‘Gesundheit!’ & ‘God Bless You!’: What People Say Around The World When You Sneeze

Most cultures around the world—with the interesting exception of Asian countries such as Korea, China, and Japan—usually have some sort of response when someone sneezes, and it’s almost always some variation of “Bless you!” or “To your health!”

Responding to someone’s sneeze with a “Bless you!” or “To your health!” originated in ancient times due to ancient superstitions. The ancient Romans would respond to an “Ah-choo!” with either “Jupiter preserve you” or “Good health to you.” The ancient Greeks would say “Have a long life.”

The religious response: “God bless you!”

It is thought that the phrase “God bless you” originated with Pope Gregory the Great (590-604 CE) at a time when the bubonic plague was sweeping through Europe, and sneezing was one symptom of being infected with the plague. There were also superstitions throughout the ages that either one’s soul could escape the body through the nose during a sneeze, or the Devil could enter the body while sneezing, hence the wish for God’s blessing.

The secular response: “Gesundheit!” or “To your health!”

As the world grows increasingly less religious, many respond to sneezing with a wish that the sneezer stay healthy. In English-speaking countries, the German word Gesundheit, which is pronounced “Guh-ZOOND-height,” has taken the place of “God bless you.” Basically, it just means “Good health to you.” The phrase is thought to have entered the American vernacular about 100 years ago as more German immigrants made their way to the USA.

As you can see from the following list, there are many ways that people around the globe respond when someone sneezes, most of them having to do with a divine blessing or a simple wish for good health. There are a couple of amusing outliers, though—check the entries for Tagalog and Vietnamese.

How People Respond To Sneezes Around The World

Albanian “Shëndet!” (“Health!”)
Afrikaans “Gesondheid!” (“Health!”)
Amharic “Yimarish” (for female), “Yimarih” (for male.) (“May God forgive you!”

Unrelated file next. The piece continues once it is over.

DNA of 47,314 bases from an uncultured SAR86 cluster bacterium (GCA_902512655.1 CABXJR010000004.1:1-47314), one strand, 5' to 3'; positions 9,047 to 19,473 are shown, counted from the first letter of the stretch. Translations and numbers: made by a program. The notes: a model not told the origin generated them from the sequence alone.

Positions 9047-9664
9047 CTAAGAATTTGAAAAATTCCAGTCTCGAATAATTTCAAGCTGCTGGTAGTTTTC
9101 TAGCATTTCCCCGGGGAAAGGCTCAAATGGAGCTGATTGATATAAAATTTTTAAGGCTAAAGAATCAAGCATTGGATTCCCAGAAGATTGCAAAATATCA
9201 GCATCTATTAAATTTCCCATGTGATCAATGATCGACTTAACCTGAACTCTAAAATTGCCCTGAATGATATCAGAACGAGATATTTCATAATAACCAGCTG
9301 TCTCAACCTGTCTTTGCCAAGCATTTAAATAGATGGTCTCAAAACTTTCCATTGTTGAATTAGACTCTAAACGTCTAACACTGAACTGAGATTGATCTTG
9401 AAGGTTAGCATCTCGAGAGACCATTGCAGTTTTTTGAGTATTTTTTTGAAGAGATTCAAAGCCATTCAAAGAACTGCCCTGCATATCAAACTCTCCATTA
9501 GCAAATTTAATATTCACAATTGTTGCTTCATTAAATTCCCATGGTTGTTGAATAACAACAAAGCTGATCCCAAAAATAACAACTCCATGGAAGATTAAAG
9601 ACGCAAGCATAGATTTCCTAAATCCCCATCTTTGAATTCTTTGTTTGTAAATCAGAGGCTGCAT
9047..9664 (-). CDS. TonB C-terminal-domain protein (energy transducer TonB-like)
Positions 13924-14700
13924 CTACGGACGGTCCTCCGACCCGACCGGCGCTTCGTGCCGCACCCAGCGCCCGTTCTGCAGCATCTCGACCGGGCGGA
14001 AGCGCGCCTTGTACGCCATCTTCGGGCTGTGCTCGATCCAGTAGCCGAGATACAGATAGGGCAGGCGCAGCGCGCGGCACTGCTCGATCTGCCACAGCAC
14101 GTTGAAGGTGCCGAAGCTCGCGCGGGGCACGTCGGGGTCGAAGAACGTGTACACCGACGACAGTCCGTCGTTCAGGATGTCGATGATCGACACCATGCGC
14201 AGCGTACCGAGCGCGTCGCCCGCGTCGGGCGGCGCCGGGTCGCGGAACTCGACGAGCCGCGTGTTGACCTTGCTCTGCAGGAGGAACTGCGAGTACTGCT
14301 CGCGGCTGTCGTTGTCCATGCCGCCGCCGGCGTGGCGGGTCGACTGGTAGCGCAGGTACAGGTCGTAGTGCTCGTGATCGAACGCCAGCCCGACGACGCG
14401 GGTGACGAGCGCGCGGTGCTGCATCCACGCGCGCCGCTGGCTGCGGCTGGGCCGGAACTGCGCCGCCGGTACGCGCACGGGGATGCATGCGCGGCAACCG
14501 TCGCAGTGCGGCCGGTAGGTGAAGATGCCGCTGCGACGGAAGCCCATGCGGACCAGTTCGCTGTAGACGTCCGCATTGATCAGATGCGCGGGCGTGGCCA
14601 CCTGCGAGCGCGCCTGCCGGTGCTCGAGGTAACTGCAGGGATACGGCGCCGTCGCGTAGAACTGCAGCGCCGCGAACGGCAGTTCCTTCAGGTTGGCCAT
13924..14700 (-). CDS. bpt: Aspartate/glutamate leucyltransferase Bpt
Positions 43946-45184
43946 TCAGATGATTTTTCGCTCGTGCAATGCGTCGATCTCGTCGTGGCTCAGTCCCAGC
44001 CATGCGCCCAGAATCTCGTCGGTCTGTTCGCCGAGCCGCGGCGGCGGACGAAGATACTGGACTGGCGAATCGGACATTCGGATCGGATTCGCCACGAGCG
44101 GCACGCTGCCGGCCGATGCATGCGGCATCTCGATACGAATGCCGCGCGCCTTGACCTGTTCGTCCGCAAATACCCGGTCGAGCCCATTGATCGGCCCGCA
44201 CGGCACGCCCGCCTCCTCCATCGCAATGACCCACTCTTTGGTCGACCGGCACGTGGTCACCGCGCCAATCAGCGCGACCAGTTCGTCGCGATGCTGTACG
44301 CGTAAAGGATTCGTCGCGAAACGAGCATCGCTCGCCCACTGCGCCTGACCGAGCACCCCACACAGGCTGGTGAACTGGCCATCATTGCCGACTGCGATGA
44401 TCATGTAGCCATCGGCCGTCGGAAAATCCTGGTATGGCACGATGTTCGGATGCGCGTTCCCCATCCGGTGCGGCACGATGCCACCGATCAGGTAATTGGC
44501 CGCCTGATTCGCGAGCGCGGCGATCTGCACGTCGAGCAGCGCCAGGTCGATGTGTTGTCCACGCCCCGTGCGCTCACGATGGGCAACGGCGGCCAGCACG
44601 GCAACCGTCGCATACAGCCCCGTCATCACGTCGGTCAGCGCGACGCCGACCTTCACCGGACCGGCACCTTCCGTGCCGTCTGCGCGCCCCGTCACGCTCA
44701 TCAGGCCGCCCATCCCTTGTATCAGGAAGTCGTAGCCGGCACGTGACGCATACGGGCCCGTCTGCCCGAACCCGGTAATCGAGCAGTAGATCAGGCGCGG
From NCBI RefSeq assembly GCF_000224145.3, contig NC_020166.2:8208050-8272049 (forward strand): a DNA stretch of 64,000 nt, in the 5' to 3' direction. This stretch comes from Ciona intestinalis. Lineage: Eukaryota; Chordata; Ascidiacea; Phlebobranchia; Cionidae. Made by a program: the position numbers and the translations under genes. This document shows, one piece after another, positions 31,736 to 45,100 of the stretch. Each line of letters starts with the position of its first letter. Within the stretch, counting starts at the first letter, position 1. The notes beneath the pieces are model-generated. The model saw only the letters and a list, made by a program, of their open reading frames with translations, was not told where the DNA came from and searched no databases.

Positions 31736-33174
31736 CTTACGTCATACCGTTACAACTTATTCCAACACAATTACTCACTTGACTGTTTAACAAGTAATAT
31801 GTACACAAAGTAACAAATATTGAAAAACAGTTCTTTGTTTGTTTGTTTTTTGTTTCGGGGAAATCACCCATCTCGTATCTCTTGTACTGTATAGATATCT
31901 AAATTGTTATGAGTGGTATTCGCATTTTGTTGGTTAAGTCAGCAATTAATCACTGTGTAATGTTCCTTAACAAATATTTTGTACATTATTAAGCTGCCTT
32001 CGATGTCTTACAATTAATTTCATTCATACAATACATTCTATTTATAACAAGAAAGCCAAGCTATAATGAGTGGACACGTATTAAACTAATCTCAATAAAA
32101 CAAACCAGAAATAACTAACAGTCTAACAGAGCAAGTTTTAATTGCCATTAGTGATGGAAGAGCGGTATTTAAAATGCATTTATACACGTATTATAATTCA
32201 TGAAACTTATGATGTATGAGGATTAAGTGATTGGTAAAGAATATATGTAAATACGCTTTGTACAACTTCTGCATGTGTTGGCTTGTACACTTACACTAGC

Arabic “Yarhamkum Allah.” (“God have mercy on you.”)
Armenian “Aroghjootyoon.” (“Health.”)
Basque “Doministiku.” (“The Lord be with you.”
Bosnian “Nazdravlje” (“To health!”)
Burmese “Ta Baw Pout Pi Lar?” (“Understood?” or “Got it?”
Croatian “Istina!” (“Truth!”)
Czech “Je to pravda?” (“It is true?” )
Dutch “Gezondheid!” (“To health!”)
Faroese “Jesuspápi vælsigni teg!” (“Bless you!”)
Finnish “Terveydeksi” (“To health!”)
Gujarati “Ghanu Jivo” (“Bless you!”)
French “A tes / vos souhaits.” (“To your wishes.” )
Greek “Steen ygeia su.” (“To your health!” )
Hebrew “Livri’oot.” (“To health!”)
Hungarian “Egészségedre!” (“To your health!” )
Icelandic “Guð hjálpi þér! ” (“Bless you!”)
Indonesian “Tuhan berkati.” (“God bless.” )
Irish “Dia linn.” (“God be with us.”)
Italian “Salute!” (“Health!”)
Khmer “S’baoi.” (“Fast recovery.”)
Latvian “Uz veselbu.” (“To your health.” )
Lithuanian “Sveikat.” (“To your health.”)
Maltese “Evviva.” (“May he/she live.” )
Mongolian “Burkhan örshöö.” (“May God forgive you.” )
Navajo “T’áá bí ání.” (“That/the one said it.”)
Norwegian “Prosit!” (“To health!”)
Pashto “Sah-bur.” (“Patience.”)
Persian “Afiat Basheh.” (“May cleanliness/purity be bestowed upon you.”)
Portuguese “Deus te guarde.” (“May God keep you warm and covered.”)
Sanskrit “Shatam Jeevah.” (“Live 100 years.”)
Slovak“Na zdravie!” (“To health!”)
“Salud.” (“To your health.”)
Tagalog “Naligo ako ah!” or “Sino ang di na ligo?” ( “Hey, I took a bath” or “Who didn’t take a bath?”)
Turkish “Çok yaa, salıklı yaa.” (“Live long, live healthy.”)
Vietnamese “Com voi muoi.” (“Rice with salt.” )
Welsh “Bendith” (“Bless you!”)
Yiddish “Zay gezunt.” (“Be healthy.”) Thought Catalog Logo Mark

About the author

Jerome London